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Secrets to Budgeting for Your First or Next Home Purchase

Gain a better plan rather than living paycheck-to-paycheck with your next mortgage
Homeownership is a goal that most of us have. In order to make this dream come true, future homebuyers need to do some financial planning and budget their money in order to save for a home. Let’s take a look at a possible financial scenario of a newly-married couple, Brad and Ann, renting an apartment and plan to purchase their first home within the next 12 months.

Build good credit
First things first. If your credit needs a little TLC, you need to take care of that first. Talk with one of our helpful Mortgage Bankers to review your credit report and profile. You will work with your Mortgage Banker to ensure there is no suspicious activity or late payments recorded that shouldn’t be there. If you have a poor credit rating, it could limit the amount of house you can qualify for due to a high-interest rate, or result in your application being denied by an Underwriter.

If your loan application gets denied, BankSouth Mortgage can help you get back on track with your credit and finances. We never want to say “no” to a borrower, but rather help each customer achieve their financial dream of homeownership.

Add up monthly income sources
Now for the second-largest elephant in the room when it comes to planning a budget, your income. There is no way you’re going to be able to know how much home you can afford if you don’t add up your monthly income sources.

In our make-believe financial scenario, Brad is an Accountant brings in $2,900 in take-home pay a month, and Ann’s monthly take-home amount is $3,200 a month as a Paralegal. That’s a total of $6,100.

Some applicants may have multiple sources of income, such as income from part-time jobs or bonus and commission income. This income can often be considered for qualifying purposes, as long as you can document a history of receiving it.

Add up monthly expenses
Brad and Ann have been renting a two-bedroom apartment in a large downtown area that is an easy commute for both of their professions and is close to dining and entertainment at night and on the weekends. These luxuries come at a cost. Let’s look at their monthly expenses.

Rent: $1,800
Retirement Savings: $610
Cushion Savings: $400
Food: $350
Charity: $600
Utilities: $300
Clothing: $100
Credit cards: $300
Brad car payment: $300
Ann car payment: $325
Medical/prescriptions: $100
Recreation: $300

Total: $5,185

Leftover: $615 – You will want to consider what you have left after all your expenses have been paid. This can be used to cover unexpected or irregular expenses.

Know your Debt to Income Ratios
Lenders consider Debt to Income ratios or DTI when determining whether an applicant qualifies for a mortgage. It’s a good idea to know your own DTI when preparing for buying a home.

Let’s calculate Brad and Ann’s DTI.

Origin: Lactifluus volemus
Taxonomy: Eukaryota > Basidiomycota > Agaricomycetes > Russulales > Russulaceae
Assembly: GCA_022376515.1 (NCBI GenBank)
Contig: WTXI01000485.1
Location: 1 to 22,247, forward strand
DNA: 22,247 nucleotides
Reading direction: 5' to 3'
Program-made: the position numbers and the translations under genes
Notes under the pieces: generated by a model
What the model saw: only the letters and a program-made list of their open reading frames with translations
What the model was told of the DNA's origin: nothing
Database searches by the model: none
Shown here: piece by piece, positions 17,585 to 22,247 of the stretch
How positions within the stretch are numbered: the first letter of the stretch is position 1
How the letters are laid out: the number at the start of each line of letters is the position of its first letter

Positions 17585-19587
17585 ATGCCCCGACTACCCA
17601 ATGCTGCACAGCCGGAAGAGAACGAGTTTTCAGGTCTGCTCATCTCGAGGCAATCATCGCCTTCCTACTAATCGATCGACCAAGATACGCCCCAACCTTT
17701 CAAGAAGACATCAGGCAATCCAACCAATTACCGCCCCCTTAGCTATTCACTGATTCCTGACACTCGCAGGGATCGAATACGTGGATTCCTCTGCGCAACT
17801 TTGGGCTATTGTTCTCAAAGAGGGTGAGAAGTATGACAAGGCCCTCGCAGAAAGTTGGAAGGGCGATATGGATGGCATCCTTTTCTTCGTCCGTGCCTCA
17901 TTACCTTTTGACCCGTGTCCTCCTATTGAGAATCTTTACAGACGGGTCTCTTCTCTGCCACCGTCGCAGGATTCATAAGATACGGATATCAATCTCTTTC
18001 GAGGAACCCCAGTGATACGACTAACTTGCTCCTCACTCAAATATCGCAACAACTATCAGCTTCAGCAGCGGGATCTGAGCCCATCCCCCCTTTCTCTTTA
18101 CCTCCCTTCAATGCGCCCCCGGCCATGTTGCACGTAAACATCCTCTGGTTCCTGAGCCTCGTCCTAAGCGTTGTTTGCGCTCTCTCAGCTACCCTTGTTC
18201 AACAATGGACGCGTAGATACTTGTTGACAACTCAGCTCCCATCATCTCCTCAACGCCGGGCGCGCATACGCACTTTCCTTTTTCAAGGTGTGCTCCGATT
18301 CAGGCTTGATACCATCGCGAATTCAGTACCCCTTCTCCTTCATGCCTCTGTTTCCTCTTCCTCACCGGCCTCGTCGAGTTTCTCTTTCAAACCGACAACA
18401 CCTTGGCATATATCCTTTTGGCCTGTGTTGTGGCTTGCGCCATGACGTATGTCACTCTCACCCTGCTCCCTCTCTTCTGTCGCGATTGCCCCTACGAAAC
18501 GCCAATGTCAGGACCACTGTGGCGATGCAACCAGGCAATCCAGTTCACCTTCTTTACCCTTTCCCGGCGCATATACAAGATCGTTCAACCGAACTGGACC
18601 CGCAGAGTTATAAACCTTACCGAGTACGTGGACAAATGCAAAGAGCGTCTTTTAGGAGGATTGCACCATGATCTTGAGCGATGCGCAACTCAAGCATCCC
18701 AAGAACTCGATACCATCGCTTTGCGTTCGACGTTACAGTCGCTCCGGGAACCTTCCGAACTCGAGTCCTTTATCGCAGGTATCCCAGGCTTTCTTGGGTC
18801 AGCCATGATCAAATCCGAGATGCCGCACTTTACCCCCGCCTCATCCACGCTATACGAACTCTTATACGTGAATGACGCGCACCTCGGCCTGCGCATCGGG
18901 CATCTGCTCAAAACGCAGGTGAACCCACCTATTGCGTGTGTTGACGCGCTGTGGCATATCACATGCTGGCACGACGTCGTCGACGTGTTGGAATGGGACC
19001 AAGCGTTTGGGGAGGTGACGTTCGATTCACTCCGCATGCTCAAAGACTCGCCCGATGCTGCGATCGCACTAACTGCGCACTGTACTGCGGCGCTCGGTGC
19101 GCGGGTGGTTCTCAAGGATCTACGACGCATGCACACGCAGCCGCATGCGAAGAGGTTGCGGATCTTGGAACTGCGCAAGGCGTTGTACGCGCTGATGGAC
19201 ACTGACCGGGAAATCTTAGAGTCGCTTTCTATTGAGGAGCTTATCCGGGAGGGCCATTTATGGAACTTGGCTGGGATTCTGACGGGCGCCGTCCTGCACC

First, we take their proposed housing expense and divide it by their total income. For this scenario, let’s assume they are looking for their new mortgage to be no more than $1500:

$1500 / $6100 = 24.6%. This means 29.5% of their income is going towards their housing payment.

Then, we take all their expenses on credit, such as car payments, installment loans, and credit cards, plus the housing expense and divide that by their total income:

$1500 + $300 + $300 + $325 = $2425

$2425 / $6100 = 39.8% This means 39.8% of their income will be going towards housing and other debts.

DTI Ratios: 24.6/39.8

Most lenders like DTI ratios no higher than 31 for the first number, and 47 for the second number. BankSouth Mortgage does have some mortgage programs that allow for higher debt-to-income ratios. Consult with your Mortgage Banker for more information.

Budget for homeownership and life expenses
This looks like a healthy budget, but Brad and Ann still need to plan on costs that come with owning a home along with anything life may bring them in the future.

When you are budgeting for a new home, it’s important to plan for unexpected costs and expenses. Let’s see how Brad and Ann did this.

Re-prioritize where your money is going
Mortgage: $1,800 $1,500 – mortgage costs less than rent, and is below 25% of their income
Retirement Savings: $610
Cushion Savings: $400 $800
Food: $350
Charity: $600
Utilities: $300
Clothing: $100 $50
Credit Cards: $300
Brad car payment: $300
Ann car payment: $325 – paid off
Medical/prescriptions: $100
Recreation: $300 $200

Total: $5,185 $4,760

Leftover: $890

Key takeaways
As you can see, with a few adjustments Brad and Ann are able to map out how to reach their financial goals with a simple budget. Three key simple things to do to stay in good financial health are:

  1. Build strong credit health. Stay on top of your credit score and work with the credit bureaus to correct anything that is not accurate.
  2. Know your income and expenses and know what you can afford.
  3. Make a budget to maintain a good DTI. Demonstrate your ability to set and stick to a monthly budget.
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